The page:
FLOW Hacks 6 – Improving Usage of Probenecid for Skin and Soft Tissue Infections

In Education & Quality Improvement, FLOW Hacks by Sachin TrivediLeave a Comment

To continue our FLOW Hacks series, Dr. Shawn Dowling writes about his team’s innovation aimed at reducing the number of Emergency Department (ED) revisits for repeated IV antibiotic administration.


This intervention was carried out in all of the EDs in Calgary, Alberta. Across all four sites, there is an average of 320, 000 patient visits annually.

Description of the innovation

In order to reduce the number of revisits to the ED for repeated IV antibiotic administration, we implemented a multi-faceted QI project to increase the usage of probenecid in addition to cefazolin. Our intervention included

  1. Education MD and RN’s about the evidence for probenecid and dosing, indications/contraindications, etc.
  2. Changes to our Computerized Physician Order Entry (CPOE) order sets to link all cefazolin order with an order for probenecid as a prompt to consider its’ usage.

We also provided clinicians with reminders about the initiative and assessed probenecid usage at a site by site level to ensure uptake was similar across the 4 EDs.

Was a quality improvement methodology Used?

We used PDSA cycles for the interventions (education/dissemination, order set changes, reminders) as well as dashboards to monitor the usage of probenecid over time.

What Data was used?

Using administrative data we extracted 90 days pre- and 90 post-intervention data for all adults ED’s in Calgary.  Data included usage of probenecid, cefazolin, ED length of stay (triage to discharge), revisits to ED within 72 H (and/or admission at revisit).

Who was on the team?

Emergency Physicians, nursing, pharmacy, infectious disease

What performance measures were used?

The primary measure was comparing probenecid usage pre and post-intervention in patients with skin and soft tissue infections.  Secondary measure were to compare ED revisits, 72 hour readmission rates and ED length of stay (LOS).

How was it implemented?

Over a 3 month period we

  1. Disseminated the education material (email, posted in MD/RN areas, departmental website)
  2. Implemented the ED order set changes
  3. Provided reminders about the initiative to clinicians
  4. Reviewed the site level data to ensure changes were sustained over time.

How did you get buy in from physicians, nurses, administrators and other allied professionals?

  1. Ensured there was good evidence to support the usage of probenecid in addition to cefazolin
  2. Co-designed the intervention with nursing, ID and ED physicians right from the beginning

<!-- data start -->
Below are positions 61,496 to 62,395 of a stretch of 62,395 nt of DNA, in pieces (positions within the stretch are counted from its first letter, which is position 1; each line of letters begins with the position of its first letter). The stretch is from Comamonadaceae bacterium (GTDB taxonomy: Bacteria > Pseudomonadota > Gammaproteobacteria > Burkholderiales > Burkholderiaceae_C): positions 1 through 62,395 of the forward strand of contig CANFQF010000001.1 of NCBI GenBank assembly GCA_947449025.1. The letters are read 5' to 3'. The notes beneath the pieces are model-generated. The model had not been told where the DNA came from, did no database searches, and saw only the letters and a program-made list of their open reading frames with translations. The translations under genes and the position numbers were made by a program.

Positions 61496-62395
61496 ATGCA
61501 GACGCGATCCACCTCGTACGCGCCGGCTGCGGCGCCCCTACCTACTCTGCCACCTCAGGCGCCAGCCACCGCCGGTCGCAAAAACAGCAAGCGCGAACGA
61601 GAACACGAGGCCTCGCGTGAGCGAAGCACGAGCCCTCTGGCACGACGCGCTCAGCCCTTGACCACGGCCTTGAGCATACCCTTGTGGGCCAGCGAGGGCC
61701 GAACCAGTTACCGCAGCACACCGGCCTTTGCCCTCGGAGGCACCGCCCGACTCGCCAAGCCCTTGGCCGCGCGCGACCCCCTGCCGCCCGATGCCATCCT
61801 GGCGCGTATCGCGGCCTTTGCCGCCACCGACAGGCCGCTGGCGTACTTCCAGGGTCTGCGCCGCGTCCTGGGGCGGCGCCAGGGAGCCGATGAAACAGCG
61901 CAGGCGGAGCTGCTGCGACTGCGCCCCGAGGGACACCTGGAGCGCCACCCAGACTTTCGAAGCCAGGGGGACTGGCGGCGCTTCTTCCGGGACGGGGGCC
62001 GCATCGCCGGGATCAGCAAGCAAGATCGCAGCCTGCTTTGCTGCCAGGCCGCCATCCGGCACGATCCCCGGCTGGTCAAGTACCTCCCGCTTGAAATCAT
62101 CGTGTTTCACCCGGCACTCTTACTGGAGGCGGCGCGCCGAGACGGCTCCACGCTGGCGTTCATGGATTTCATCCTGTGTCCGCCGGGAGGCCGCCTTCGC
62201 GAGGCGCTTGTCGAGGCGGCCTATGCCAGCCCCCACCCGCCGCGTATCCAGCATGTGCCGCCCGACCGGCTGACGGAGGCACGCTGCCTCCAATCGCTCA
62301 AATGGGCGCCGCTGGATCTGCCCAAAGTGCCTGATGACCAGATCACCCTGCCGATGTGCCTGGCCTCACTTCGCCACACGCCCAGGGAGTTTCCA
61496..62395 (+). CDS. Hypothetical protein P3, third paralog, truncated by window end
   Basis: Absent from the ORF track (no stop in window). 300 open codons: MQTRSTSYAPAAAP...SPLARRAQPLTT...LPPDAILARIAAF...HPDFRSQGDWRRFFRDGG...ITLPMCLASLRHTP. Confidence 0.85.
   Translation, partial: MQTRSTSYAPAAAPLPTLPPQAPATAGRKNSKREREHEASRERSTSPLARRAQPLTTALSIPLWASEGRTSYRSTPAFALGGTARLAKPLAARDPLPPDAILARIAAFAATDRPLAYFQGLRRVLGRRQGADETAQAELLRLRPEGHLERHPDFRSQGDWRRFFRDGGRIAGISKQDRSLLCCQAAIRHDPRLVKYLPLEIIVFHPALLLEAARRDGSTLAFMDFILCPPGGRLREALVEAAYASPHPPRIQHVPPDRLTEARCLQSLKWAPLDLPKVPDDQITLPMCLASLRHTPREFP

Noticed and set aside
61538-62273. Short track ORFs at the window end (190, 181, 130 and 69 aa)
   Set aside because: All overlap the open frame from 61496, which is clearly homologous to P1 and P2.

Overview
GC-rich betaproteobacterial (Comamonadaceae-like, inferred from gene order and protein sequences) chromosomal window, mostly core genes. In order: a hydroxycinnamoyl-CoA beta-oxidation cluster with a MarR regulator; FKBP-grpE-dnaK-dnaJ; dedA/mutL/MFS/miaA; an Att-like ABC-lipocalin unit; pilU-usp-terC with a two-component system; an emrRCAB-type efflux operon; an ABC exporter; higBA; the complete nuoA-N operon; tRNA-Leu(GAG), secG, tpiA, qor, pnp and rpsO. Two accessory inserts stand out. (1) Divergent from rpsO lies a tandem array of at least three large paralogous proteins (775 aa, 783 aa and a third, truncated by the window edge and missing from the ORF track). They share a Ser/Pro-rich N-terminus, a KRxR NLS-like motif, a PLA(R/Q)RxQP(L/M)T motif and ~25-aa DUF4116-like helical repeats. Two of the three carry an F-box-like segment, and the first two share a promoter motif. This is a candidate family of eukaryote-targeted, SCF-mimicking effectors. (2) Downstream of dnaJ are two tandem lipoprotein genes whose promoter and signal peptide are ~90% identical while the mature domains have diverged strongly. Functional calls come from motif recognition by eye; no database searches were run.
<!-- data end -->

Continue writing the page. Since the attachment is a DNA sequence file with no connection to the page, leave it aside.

3. Support from departmental leadership by highlighting the impact on the ED (safely reducing ED return visits)
  4. Including balancing measures (readmission, unanticipated return to ED visits)

What impact has it had on your department?

2512 eligible patients (1148 and 1364 patients in the pre/post phases) were included. Probenecid usage in the pre- and post- intervention phase was 30.2% and 43.0% respectively, for an increase of 12.8% (p=<0.0001).  Patients who received probenecid had a 3.3% (9.5% vs 12.8%, p=0.014) lower re-visit rate in the following 72H.  ED readmission and LOS rates were 2.0% vs 1.5% and 5.9 vs 5.33 hrs when comparing those who received cefazolin vs cefazolin + probenecid.

What were some of the barriers to success?

  1. Coming to an agreement on dosing of probenecid (1 vs 2 gm)
  2. Assuring physicians that this usage of probenecid was a safe intervention (some MD’s felt reassured by having a reassessment in 8 hours at time of repeat IV antibiotic administration)

If you could do it all over again, what changes would you make?

  1. I would have looked at optimizing IV antibiotic usage (there are some patients who get IV antibiotics that could have been treated with  PO antibiotics) prior to increase usage of probenecid
  2. Used SPC charts methodology rather than pre-post design
  3. Assessed the impact of this intervention on usage of ceftriaxone (historically, this was used when once daily dosing was preferred and    probenecid was not used)


This post was copyedited by Sachin Trivedi (@svt882)

Sachin Trivedi

Dr. Trivedi is an Emergency Resident at the University of Saskatchewan. His interests include quality improvement and patient safety, point of care ultrasound and trauma.

David Savage

David Savage is a resident in the FM/EM program at NOSM, Thunder Bay. His interests include EM policy and the application of analytics techniques to physician scheduling, patient forecasting, and capacity planning.